Temps, Consultants, and the Rise of the Precarious EconomyRoundup
tags: economics, Precarious Economy
In 1967, the celebrated economist and intellectual John Kenneth Galbraith argued in his best-selling book The New Industrial State that “we have an economic system which, whatever its formal ideological billing, is in substantial part a planned economy.”1 Though postwar American politicians juxtaposed US free markets to the centrally planned economies of the Soviet bloc, Galbraith recognized that the two were more similar than one might have thought. The private planning of corporations, whose budgets were sometimes bigger than those of governments, defined postwar American capitalism, not markets.2 Markets meant uncertainty, and postwar corporate planners eschewed risk above all else.3
After the chaos of depression and war, corporate planners had worked in conjunction with federal policymakers to make a world that promoted stability. None of the top 100 postwar corporations had failed to earn a profit.4 This profitability was not an accident. Nor was it the result of seizing every lucrative prospect. Rather, it had come from minimizing risk in favor of long-term certainty.
This postwar economy had allowed employees and employers alike to plan for the future, assuring them steady wages and steady profits. Big business had to be big to contain all the functions it would not entrust to the market. Through their own five-year plans, Galbraith argued, corporations “minimize[d] or [got] rid of market influences.”5 This American planned economy—which had appeared to be the natural future of capitalism in 1967—began to fall apart only two years later, in 1969, nearly twenty years before the fall of the Soviet Union.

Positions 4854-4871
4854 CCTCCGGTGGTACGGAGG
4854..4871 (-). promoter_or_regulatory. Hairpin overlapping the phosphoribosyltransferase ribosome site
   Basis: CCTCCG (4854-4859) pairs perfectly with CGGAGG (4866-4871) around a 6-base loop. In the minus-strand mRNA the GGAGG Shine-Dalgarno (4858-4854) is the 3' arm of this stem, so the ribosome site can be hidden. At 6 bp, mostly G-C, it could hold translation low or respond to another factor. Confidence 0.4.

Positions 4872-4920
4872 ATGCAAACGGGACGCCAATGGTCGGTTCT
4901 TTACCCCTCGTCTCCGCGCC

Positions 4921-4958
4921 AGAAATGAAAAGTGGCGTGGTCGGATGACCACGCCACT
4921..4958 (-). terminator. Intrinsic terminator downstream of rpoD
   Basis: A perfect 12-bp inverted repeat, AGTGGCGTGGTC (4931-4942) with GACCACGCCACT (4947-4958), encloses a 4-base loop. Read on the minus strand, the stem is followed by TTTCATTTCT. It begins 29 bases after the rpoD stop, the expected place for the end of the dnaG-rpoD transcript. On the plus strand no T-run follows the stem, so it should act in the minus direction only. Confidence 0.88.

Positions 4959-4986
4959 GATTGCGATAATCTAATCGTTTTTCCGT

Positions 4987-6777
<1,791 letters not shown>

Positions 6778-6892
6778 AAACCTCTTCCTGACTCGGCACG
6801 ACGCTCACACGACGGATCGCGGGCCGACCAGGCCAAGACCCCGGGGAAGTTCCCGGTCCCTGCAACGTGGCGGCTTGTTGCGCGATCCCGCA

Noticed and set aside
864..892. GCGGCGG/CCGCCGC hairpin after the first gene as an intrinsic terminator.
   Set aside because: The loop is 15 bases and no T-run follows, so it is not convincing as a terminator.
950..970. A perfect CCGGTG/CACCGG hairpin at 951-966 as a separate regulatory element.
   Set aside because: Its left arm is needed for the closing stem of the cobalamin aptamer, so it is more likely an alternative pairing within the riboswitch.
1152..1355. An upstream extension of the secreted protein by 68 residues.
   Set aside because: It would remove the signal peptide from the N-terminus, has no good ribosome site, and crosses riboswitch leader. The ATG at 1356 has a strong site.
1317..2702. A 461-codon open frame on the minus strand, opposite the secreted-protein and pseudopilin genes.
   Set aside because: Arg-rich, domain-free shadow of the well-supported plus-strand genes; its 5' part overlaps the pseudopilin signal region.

The collapse of this postwar economy came from the overreach of its new corporate form—the conglomerate—whose rise was legitimated by the belief in managerial planning. But its essential moral underpinnings—stability for investment and, especially, stability for work—took more of an effort to dislodge. Yet in the 1970s and 1980s, this effort succeeded as corporations began to embrace risk and markets, undoing the stability of the postwar period. By the 1980s, the risk-taking entrepreneur had displaced the safe company man as the ideal employee.
Today, scholars and critics are all abuzz about “precarious” work. Instead of a job for life with General Motors or AT&T, we now have many jobs either in sequence or, increasingly, all at once. Freelancers in the US labor force are estimated to number around fifty-four million, as much as one-third of the work force.6 “Precarious” has become a catchall term that encompasses everything from day labor to temp work to the gig economy, and denotes flexible work that is insecure, temporary, and generally poorly paid. If the worker in this flexible economy is something new, so too is the firm, which, instead of hiring employees, increasingly outsources its labor needs.
Economists especially like to explain this shift to flexible labor in terms of the reduction of “transaction costs” (the costs of finding and hiring someone).7 One classic argument proposes that firms arose only because it was too expensive for individuals to transact every obligation. By that logic, the arrival of the Internet—with sites such as Craigslist and Upwork—easily explains the displacement of stable, firm-based jobs by the gig economy. But that explanation is too easy. The origins of precariousness in the rise of temp agencies and the fall of the postwar conglomerate run much deeper than the advent of digital platforms. The shape of our economy is made possible by technology, but it reflects a choice determined more by beliefs about the corporation than by lower transaction costs. Before they outsourced their labor, firms had to overcome old-fashioned shibboleths, such as secure employment for their work force, and they did so during the 1970s, long before the Internet arrived. ...
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